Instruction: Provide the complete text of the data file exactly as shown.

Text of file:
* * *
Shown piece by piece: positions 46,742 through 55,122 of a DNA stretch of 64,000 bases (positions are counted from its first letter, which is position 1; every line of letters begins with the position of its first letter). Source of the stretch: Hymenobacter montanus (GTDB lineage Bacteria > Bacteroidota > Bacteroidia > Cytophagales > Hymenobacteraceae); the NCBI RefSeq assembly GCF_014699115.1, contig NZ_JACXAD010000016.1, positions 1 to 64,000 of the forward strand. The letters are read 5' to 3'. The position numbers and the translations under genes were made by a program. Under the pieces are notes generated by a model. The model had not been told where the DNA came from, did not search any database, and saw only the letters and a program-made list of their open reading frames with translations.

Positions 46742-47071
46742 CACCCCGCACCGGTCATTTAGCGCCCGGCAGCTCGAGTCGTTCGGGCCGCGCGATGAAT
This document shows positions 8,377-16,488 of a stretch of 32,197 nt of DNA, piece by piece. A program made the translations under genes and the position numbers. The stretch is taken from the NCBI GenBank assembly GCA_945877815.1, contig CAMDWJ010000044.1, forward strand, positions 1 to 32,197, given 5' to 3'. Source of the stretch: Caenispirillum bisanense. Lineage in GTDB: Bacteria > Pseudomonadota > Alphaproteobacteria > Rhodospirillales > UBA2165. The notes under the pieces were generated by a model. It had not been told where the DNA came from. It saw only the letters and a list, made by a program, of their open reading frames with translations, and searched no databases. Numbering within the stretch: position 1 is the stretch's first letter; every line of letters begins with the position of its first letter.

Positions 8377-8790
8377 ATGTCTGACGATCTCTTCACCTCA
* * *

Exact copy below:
Shown piece by piece: positions 46,742 through 55,122 of a DNA stretch of 64,000 bases (positions are counted from its first letter, which is position 1; every line of letters begins with the position of its first letter). Source of the stretch: Hymenobacter montanus (GTDB lineage Bacteria > Bacteroidota > Bacteroidia > Cytophagales > Hymenobacteraceae); the NCBI RefSeq assembly GCF_014699115.1, contig NZ_JACXAD010000016.1, positions 1 to 64,000 of the forward strand. The letters are read 5' to 3'. The position numbers and the translations under genes were made by a program. Under the pieces are notes generated by a model. The model had not been told where the DNA came from, did not search any database, and saw only the letters and a program-made list of their open reading frames with translations.

Positions 46742-47071
46742 CACCCCGCACCGGTCATTTAGCGCCCGGCAGCTCGAGTCGTTCGGGCCGCGCGATGAAT
This document shows positions 8,377-16,488 of a stretch of 32,197 nt of DNA, piece by piece. A program made the translations under genes and the position numbers. The stretch is taken from the NCBI GenBank assembly GCA_945877815.1, contig CAMDWJ010000044.1, forward strand, positions 1 to 32,197, given 5' to 3'. Source of the stretch: Caenispirillum bisanense. Lineage in GTDB: Bacteria > Pseudomonadota > Alphaproteobacteria > Rhodospirillales > UBA2165. The notes under the pieces were generated by a model. It had not been told where the DNA came from. It saw only the letters and a list, made by a program, of their open reading frames with translations, and searched no databases. Numbering within the stretch: position 1 is the stretch's first letter; every line of letters begins with the position of its first letter.

Positions 8377-8790
8377 ATGTCTGACGATCTCTTCACCTCA